SOM - Part 20 found here.
Jesus says stuff that is open to a wide range of interpretations. Like in these verses, where He says to ask, seek and knock, and it will be given to you. Some could interpret this as saying God will give us whatever we ask, and they are forever looking for the formula to get God to do that. Good luck with that. Others could use these verses to show that the Bible is not true, because we don't get whatever we ask for. So what is the truth?
The truth can be found by looking at the context of the sermon. Jesus has already established in His model prayer that when we ask (pray), we ask for our daily bread, not our daily filet mignon. The whatever in this context is a prayer coming from someone who has faith in God. Someone who is asking not for themselves, but asking within the will of God. Someone who trusts God, and understands that God may have a different path than we would prefer.
Jesus makes reference to the way a father gives gifts. I am a dad. I love my children. Yet sometimes I do not give them what they ask for. Does that mean that I really do not love them? No. It means that I make decisions based on what I believe is best for each one and all of them, I make decisions based on the limits of my abilities. But if they ask for a hamburger, I certainly do not give them a bowl of mud. So while they may not get the desired outcome, ultimately their needs are provided for.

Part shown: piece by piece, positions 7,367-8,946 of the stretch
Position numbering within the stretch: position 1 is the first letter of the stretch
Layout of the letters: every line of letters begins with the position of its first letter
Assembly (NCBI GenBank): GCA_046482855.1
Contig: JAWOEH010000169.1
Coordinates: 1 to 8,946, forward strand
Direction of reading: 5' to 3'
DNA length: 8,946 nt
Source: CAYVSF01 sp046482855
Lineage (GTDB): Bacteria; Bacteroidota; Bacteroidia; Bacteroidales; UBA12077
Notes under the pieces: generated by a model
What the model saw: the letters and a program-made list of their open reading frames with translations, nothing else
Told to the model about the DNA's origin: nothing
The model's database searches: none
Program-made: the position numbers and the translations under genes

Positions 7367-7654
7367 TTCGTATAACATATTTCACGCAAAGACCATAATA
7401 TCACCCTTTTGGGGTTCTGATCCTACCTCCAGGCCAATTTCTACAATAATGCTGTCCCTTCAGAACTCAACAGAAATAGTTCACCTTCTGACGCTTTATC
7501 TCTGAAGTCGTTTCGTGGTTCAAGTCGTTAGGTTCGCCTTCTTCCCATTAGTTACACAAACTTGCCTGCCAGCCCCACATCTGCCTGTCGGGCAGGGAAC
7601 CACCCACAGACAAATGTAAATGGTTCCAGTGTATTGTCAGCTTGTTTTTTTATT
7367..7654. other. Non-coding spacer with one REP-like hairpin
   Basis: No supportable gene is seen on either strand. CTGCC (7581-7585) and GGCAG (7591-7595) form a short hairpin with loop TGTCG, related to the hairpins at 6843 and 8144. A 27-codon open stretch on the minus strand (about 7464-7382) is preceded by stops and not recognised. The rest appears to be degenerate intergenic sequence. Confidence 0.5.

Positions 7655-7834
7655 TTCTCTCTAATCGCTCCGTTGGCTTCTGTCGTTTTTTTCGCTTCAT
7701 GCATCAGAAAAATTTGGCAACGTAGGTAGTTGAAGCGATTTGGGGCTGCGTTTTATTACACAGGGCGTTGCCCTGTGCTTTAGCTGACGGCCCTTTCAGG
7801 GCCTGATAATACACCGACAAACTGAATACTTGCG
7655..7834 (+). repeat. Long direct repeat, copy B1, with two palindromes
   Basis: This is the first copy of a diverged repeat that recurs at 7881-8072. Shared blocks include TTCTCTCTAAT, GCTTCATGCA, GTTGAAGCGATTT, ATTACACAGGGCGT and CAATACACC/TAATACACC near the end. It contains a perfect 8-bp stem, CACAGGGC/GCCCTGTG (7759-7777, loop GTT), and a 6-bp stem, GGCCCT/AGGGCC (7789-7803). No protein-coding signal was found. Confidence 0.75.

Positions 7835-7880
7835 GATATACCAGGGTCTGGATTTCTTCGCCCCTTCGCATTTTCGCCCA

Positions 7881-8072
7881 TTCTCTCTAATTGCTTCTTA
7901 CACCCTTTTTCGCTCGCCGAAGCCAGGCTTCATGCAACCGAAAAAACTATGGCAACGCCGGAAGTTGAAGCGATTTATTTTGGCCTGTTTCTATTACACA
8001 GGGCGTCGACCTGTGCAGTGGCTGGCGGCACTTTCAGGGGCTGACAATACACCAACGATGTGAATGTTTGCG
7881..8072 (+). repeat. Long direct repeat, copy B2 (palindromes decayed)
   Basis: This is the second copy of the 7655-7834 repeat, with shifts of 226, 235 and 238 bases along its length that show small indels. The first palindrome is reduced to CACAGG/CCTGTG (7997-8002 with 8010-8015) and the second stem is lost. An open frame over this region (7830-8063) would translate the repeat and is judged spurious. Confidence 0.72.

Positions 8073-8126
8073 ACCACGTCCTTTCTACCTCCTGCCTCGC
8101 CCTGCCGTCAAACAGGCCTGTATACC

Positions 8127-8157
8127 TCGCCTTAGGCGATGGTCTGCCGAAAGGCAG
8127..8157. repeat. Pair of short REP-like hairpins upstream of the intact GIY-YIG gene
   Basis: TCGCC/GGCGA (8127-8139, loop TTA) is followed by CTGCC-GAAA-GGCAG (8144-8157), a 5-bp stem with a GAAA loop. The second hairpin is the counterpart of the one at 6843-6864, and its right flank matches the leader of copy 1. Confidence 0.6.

Take Away: I need to be careful and aware of how I approach the understanding of Scripture. I also need to be careful and aware of what I listen to and believe when others share what they believe about Scripture. That last part has gotten me into a few pickles over the years, but I stand by the importance of not taking anyone's word on a matter just because of who they are (see Acts 17:11). I think God expects this, and will hold us accountable (and them) for words that are not truth.
I also need to be aware of my motive and expectation when asking God for something. I think of the Garth Brooks song, Unanswered Prayers. In the song, he runs into his old high school flame while with his wife at a football game. He thought his flame was the one for life for him, and must have made that a prayer, for from his current perspective, he now realizes that the way things are are better than what they would have been. He thanks God for the unanswered prayer, saying that such unanswered prayers are among God's greatest gifts. Now I am not here to debate the theology of that song, I just want to make the point that we look at things from our perspective, and we cannot see into the future. God can, and does. And He is a good Father.